Under the new coronavirus epidemic, companies must cater to the needs of the post-epidemic era in order to retain consumers and investors. Many traditional retailers in Russia are struggling to diversify their businesses and move to the online market under the epidemic. Among them, shoe giant Obuv Rossii has become the vanguard of this change.
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Russian companies strive to transform and expand online networks
The Russian footwear company Obuv Rossii, headquartered in Novosibirsk, is one of the pioneers of this change. The company changed its name to OR Group earlier, moving from the fashion industry to other fields. The group has achieved good results in the distribution of goods provided by third parties, including household products, electronic products, food and appliances, and it is believed that it intends to develop into an all-round commerce platform to pursue its success. Currently, this type of business accounts for about 30% of the group’s sales revenue. In view of the group’s determination to transform into an integrated online trading platform, this proportion is expected to expand to 60% by 2025.
Novosibirsk is Russia’s third largest city and a rapidly developing commercial hub. It is located in the vast southern region of Siberia, where there are a large number of logistics service providers handling rail and air cargo. Obuv Rossii currently operates 840 retail stores under the Westfalika, Peshehod and Obuv Rossii brands, and has two shoe factories near Novosibirsk, as well as sportswear brands such as S‑tep, all.go and Snow Guard. The group is listed on the Moscow Stock Exchange with a market value of 45 million euros (equivalent to 348 million yuan). It is currently applying for the business classification to be changed from “OBUV” (ie footwear) to the comprehensive “ORGG”.
Obuv Rossii went through a difficult period before transforming. Due to the severe epidemic in Russia, the group’s revenue in the first nine months of last year plummeted by more than 20% year-on-year to 100 million euros (equivalent to 774 million yuan). In view of the downturn in the market, the group decided to move towards diversified development, including providing small loans through its existing retail network, selling third-party products on its online platform, and cooperating with Wildberries, a leading Russian online retailer, and using its retail stores as The location where the customer picks up the goods purchased online.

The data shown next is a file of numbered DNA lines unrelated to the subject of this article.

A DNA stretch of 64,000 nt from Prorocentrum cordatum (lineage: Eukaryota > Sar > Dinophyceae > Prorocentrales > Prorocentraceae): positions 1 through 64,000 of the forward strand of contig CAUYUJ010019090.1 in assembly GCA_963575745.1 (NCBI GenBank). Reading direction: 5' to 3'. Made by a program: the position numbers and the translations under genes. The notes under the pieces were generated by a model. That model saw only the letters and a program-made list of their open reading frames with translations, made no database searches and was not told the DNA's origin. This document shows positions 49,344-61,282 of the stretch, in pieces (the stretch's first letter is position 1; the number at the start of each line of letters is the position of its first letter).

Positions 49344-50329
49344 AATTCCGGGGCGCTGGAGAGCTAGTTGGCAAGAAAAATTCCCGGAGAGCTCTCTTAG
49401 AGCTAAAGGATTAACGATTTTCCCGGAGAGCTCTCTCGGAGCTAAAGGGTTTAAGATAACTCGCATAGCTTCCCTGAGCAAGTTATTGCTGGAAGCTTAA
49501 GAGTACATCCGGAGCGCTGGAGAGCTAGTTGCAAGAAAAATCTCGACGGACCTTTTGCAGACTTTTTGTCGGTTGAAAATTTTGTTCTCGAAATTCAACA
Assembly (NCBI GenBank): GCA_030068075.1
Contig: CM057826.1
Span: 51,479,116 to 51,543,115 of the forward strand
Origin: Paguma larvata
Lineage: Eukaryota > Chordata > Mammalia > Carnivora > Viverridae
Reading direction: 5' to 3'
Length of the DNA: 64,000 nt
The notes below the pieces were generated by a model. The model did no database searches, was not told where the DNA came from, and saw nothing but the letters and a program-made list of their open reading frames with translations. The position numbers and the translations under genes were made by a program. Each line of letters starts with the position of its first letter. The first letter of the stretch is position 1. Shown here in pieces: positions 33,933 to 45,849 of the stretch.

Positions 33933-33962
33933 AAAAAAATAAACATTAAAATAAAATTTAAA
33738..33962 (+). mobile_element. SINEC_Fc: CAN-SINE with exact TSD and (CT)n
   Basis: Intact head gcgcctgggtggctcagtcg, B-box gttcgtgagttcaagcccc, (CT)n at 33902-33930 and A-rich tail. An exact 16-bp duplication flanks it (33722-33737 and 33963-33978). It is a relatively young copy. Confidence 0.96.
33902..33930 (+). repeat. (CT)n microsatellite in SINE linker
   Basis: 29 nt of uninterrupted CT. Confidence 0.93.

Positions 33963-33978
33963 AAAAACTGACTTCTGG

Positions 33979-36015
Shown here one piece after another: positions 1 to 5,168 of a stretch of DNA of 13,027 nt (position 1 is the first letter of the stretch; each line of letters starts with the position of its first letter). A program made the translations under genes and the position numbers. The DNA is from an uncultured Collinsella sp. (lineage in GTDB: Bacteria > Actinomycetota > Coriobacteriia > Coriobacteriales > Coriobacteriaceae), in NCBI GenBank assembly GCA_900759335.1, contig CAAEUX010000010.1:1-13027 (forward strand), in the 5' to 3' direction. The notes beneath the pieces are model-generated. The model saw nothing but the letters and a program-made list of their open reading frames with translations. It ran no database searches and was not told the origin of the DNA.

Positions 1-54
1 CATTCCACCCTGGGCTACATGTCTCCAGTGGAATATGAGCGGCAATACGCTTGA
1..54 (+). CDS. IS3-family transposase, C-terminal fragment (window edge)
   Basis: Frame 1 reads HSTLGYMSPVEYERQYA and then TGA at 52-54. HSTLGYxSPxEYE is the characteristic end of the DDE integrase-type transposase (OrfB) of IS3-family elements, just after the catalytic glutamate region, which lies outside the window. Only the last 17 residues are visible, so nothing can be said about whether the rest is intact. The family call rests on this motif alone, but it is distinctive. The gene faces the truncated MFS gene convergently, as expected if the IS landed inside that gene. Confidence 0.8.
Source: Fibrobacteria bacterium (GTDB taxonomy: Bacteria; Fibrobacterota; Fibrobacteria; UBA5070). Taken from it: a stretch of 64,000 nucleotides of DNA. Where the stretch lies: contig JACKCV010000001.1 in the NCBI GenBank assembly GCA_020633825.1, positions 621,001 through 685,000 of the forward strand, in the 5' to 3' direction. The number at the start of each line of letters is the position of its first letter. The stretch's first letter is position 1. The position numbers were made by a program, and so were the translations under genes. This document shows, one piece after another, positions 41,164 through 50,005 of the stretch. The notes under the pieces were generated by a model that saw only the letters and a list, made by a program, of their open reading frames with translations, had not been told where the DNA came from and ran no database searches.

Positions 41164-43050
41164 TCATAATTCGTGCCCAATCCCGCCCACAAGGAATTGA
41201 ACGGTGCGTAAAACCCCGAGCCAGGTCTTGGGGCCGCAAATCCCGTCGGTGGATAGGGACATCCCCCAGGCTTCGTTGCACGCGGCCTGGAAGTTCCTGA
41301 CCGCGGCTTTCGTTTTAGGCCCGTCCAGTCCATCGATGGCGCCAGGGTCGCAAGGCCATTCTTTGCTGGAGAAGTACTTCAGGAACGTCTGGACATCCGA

Foreign businessmen focus on e-commerce opportunities
Overall, Obuv Rossii’s transformation can be described as a timely move. According to Russian industry estimates, the local clothing, footwear and accessories market shrank by more than 30% last year. Many major retailers in the country are facing severe challenges as a result, and the average debt of companies in the industry has increased by 20% during the same period. However, compared with these traditional players, the fate of local online retailers is quite different. Among them, the Moscow-based online retail giant Ozon.ru has just completed its initial public offering and is very successful. Detsky Mir, the country’s famous toy retailer, has also recently changed its strategy while developing physical stores and online businesses, with impressive results.
Given that Russia’s retail industry is currently undergoing various changes, Hong Kong’s suppliers and distributors will inevitably have to find different ways to enter the country’s market. Many methods that have been used for 30 years are now outdated or too troublesome. On the bright side, compared with traditional retail models, these new channels focusing on e-commerce have lower risks, but sellers need to have a deeper understanding of Russian brand characteristics and consumer preferences. Fortunately, most of these expertise are available online. The country’s e-commerce platforms are increasing day by day. The real challenge is how to choose suitable partners and trade with them in a cost-effective manner.